An analyst with Global AgriTrends anticipates stepped up sow liquidations over the winter as the pork sector works to restore profitability."What's Next for the Global Pork Market" was the focus of the keynote address yesterday as part of Saskatchewan Pork Industry Symposium 2023.
Brett Stuart, the President of Global AgriTrends, observes we're still living in the post-COVID hangover of free and easy money, when global stimulus packages topped 18 trillion dollars, and now governments are in a pinch to rein in inflation, a fact that hog farmers see every time they buy fuel, fertilizer or feed.
Quote- Brett Stuart-Global AgriTrends:
The year-to-date losses are around 30 dollars a head and that's pretty severe.Those are big losses.I would say about 20 dollars of that is feed costs.The other 10 dollars is equipment, fuel, electricity, labor, fill in the bank.The good news is we're going to get a break in feed costs.We've just harvested a big corn crop in the U.S.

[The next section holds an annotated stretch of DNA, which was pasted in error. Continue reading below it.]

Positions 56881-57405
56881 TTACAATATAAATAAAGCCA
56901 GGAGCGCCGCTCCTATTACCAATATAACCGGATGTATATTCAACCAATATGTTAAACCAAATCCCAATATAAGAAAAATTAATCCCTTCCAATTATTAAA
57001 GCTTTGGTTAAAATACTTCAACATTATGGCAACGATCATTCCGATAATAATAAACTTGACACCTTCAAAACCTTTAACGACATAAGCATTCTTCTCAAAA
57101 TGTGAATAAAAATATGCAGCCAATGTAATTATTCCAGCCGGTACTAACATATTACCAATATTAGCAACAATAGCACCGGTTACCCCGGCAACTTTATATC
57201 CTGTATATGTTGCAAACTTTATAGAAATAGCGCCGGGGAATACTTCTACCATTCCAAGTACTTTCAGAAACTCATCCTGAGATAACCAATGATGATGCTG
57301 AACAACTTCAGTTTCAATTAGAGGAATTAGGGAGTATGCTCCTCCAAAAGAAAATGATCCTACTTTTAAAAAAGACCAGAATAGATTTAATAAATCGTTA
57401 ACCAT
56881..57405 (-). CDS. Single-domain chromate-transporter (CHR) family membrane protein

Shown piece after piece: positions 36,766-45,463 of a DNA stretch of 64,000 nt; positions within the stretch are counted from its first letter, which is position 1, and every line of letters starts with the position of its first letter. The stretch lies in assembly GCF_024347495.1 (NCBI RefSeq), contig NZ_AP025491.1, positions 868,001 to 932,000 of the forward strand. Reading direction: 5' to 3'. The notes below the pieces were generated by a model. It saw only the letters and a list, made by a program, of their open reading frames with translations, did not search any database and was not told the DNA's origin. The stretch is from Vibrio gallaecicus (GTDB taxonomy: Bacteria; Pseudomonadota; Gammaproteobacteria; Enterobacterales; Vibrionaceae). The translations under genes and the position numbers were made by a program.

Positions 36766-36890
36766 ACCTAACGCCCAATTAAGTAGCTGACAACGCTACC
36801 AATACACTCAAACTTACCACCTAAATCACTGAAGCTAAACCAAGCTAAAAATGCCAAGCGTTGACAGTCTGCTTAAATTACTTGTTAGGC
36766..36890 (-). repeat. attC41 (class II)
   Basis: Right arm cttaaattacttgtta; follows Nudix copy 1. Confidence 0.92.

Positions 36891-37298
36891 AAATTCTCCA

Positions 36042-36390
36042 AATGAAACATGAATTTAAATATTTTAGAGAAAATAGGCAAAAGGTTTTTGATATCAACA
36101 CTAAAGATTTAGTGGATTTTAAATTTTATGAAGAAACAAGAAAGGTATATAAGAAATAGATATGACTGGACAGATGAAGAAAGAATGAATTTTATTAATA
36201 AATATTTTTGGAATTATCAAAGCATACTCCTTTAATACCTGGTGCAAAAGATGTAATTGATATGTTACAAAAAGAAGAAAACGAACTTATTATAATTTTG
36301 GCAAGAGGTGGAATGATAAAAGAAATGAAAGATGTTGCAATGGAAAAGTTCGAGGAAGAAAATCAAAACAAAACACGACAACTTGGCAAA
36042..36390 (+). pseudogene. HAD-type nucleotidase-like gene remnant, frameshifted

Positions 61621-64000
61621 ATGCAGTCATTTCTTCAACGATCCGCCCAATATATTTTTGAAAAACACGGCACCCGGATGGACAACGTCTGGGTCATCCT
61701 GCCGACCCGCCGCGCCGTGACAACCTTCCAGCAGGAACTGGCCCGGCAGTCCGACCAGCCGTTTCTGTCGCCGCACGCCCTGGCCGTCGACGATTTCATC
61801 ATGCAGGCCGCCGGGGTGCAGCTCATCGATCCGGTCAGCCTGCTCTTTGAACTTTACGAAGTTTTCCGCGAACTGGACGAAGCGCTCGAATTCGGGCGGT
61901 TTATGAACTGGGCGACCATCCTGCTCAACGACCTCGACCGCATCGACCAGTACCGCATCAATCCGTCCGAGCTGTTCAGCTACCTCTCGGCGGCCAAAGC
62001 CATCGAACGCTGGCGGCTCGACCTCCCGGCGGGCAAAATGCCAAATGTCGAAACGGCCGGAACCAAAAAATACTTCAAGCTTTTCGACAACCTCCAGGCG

Feed costs are coming down but that's going to take probably four months to work itself through the system but that that still doesn't get us to profitability.We're still stuck in this inflationary period with big input costs.
When we look at profitability, if you look at lean hog futures, there isn't a window of profit until we get out to next June and that might only be for two or three months.
In agriculture we all know high prices fix high prices and low prices fix low prices but it's a difficult process in the interim.The natural response is we liquidate sows and those who are least able to survive this downturn liquidate sows and it's a messy difficult process.We haven't been doing much liquidation.
We've seen a slight liquidation but we've also seen a strong uptick in productivity in the swine sector and that productivity has kind of offset what liquidation has occurred thus far.
Stuart says we will definitely need to see more liquidation to restore profitability and we probably will see a little stronger liquidation over the winter.Source : Farmscape.ca